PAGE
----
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A Hero's Story
Austin Martinez doesn't consider himself a hero.

He's just glad to have his friend Robert 'Boo' Corriea around.

The loss of Corriea became a very real possibility when the two Escalon High School sophomores were in a Jeep that went out of control and rolled down a rocky embankment into a water-filled canal on Martinez's property in the Collegeville area Wednesday night, May 2.

While Austin, 15, was able to free himself from the seat belt after the Jeep came to rest on its roof, submerged in water, his friend Boo, also 15, was not that lucky.

Trapped, Boo was pulled from the vehicle in the murky water by Austin, who then had to perform CPR to bring his friend back to life.

"When I first realized we were for sure going to go in, I knew I had to think fast," Austin said Monday night. "When we finally hit the water, I opened my eyes and knew I had to get my seatbelt off."

Austin said it "seemed like forever" to reach the surface of the water, disoriented from being upside down, strapped into the vehicle.

"I was calling his name but couldn't see him," he said of Boo not coming to the surface. "Then I thought he was probably still under the car so I went under and I felt him, still strapped in."

Struggling against time, as Boo was taking water into his lungs, Austin could not get the vehicle door open from the outside so he reached in to the open sided Jeep and released it, then worked quickly to raise Boo's head up out of the water while also trying to get him out of his seatbelt.

When they both reached the surface, Austin knew the situation was bad.

"I pulled Boo out and his face was just straight blue and white," he explained. "It was definitely a scary moment."

Getting his friend to the side of the farm canal, Austin said he knew Boo wasn't breathing.

"I gave him CPR for about four minutes and that's when he threw up some water," Austin explained. "Another minute and he threw up some more, then about 30 more seconds of CPR and he just opened his eyes.

"Then his whole color pigments in his face just came back."

But still in and out of consciousness, Austin said he "had to slap him awake" a few times to make sure Boo didn't slip away again.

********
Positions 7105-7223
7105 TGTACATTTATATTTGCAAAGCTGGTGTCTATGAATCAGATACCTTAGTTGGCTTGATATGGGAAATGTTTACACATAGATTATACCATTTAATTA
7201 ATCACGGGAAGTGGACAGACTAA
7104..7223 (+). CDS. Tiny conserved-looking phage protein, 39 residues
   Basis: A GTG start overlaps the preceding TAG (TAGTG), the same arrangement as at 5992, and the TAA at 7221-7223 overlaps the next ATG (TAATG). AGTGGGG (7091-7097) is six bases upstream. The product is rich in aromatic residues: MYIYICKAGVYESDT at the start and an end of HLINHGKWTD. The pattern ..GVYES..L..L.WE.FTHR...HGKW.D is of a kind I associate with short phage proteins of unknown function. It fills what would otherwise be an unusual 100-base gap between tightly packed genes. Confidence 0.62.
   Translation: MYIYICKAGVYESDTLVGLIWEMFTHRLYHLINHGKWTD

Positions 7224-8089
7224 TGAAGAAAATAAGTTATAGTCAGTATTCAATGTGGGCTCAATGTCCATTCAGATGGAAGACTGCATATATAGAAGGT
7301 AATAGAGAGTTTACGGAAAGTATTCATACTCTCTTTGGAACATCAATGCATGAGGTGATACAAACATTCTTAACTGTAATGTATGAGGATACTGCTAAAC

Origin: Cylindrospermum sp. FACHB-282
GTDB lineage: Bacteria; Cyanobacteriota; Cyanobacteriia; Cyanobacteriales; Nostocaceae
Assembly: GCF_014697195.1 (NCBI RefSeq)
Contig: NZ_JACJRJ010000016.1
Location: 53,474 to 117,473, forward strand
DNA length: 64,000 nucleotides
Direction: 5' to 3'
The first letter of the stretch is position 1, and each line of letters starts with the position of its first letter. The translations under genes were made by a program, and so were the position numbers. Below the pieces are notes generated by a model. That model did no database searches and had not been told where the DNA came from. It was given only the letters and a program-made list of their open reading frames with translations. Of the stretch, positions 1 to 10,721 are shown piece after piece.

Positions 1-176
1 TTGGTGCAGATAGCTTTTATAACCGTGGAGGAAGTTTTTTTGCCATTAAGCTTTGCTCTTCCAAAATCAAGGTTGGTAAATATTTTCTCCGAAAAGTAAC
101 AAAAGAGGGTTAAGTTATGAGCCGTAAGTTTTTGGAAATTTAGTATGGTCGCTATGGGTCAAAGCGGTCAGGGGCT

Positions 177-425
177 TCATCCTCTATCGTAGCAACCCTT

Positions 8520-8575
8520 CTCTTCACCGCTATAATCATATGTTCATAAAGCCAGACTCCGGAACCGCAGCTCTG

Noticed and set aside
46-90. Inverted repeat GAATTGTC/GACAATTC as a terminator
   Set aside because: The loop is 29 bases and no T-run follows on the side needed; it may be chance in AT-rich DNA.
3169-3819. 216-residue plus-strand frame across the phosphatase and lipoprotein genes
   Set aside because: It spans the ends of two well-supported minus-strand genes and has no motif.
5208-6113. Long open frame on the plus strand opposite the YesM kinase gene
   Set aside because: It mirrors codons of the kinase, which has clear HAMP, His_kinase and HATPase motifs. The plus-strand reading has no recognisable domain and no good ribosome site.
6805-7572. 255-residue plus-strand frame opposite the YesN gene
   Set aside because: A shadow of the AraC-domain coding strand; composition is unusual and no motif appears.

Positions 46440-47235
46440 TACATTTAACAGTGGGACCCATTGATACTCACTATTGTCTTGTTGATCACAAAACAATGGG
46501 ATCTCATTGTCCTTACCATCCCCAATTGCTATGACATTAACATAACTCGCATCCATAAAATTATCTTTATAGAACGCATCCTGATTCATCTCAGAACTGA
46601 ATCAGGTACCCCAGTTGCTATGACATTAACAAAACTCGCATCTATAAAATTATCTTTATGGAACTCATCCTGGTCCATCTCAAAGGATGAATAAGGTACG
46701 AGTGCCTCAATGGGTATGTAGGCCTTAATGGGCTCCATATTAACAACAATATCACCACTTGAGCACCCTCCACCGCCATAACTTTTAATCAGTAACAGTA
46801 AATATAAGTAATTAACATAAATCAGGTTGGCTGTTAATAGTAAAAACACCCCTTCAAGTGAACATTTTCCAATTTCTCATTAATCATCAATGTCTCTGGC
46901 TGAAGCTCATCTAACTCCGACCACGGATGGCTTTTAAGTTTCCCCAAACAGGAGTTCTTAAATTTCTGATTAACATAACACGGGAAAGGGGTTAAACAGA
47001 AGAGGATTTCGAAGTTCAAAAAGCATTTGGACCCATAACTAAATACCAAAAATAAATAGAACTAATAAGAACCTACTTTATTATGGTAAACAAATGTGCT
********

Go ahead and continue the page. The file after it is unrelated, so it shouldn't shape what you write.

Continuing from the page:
The friends had just been sitting in the Jeep, listening to music, when they decided to get a little practice driving in on private property. But Boo, who was driving, lost control and the Jeep went down the rocky embankment. Both teens had facial lacerations - Boo's requiring seven staples and Austin's requiring four - and had bumps and bruises. Boo also had a sprained ankle and a cracked rib.

When Boo had been revived, Austin got him to the side of the creek line on the property and decided they should try to make it back to his house.

"The creek runs through the back of our property and we were about a mile away," Austin said of the long journey back.

Neither teen had their cell phone - both were in the canal - and it was about a half hour before Austin's dad, worried that they hadn't returned, came looking and found the boys. Also with the two was Austin's family dog Boccus, a Golden Retriever who was in the Jeep when it started to roll but jumped to safety.

"When I came up, he was swimming in the water, he was just right there by us the whole time," Austin said, with the dog not leaving his side.

The water was about nine feet deep where they went in, and Austin said he didn't think of anything at that moment but finding his friend when he didn't come up to the surface.

"There was not much time to think," Austin admitted of the accident. "I just knew I had to think fast or I was going to lose a friend."

Dad Rick Martinez said finding the two safe was a relief, but they both needed medical attention.

"It's just unbelievable that he had his composure to do that," Rick said of his son, proud of his life-saving efforts.

Austin's older brothers, Seth and Enrico, are both firefighters and Austin also wants to enter the field. He has done ride-alongs with his brothers, he said, and they have stressed the importance of knowing CPR to him.

For the Corriea family, that knowledge couldn't have come at a better time.

"Without Austin's heroism this would be a whole different situation," Boo's dad Rob Corriea said. "What Austin Martinez did that day is nothing short of amazing. But to hear him tell it, he didn't do anything that Boo wouldn't have done for him.

"This young man is a hero in the true sense of the word and his composure under the circumstances was incredible. If not for him, this is a horrifically different story for my son, our family and quite frankly, the town of Escalon. He saved my son's life."

The magnitude of the event hit Austin when he was being treated at a local hospital Wednesday night, following the incident. He knew Boo was close by, also being treated, and that's when he realized what could have happened.

"I couldn't do anything but really cry that night," he admitted. "I was just so thankful."

Austin was back in school on Friday, though still with his head bandaged, and Boo was able to return on Monday.

"We had a real good moment, when I saw him," Austin said.

The two have been friends for years and, thanks to Austin's quick thinking, can go on to make more high school memories.

The Corriea family is hoping to use the incident as a tool for getting more teens involved in CPR training, never knowing when you might need it to save a life.

"His dad came up to thank me," Austin added. "But I told him, Boo would do the same thing for me. If the situation had been different, Boo would definitely have my back on that."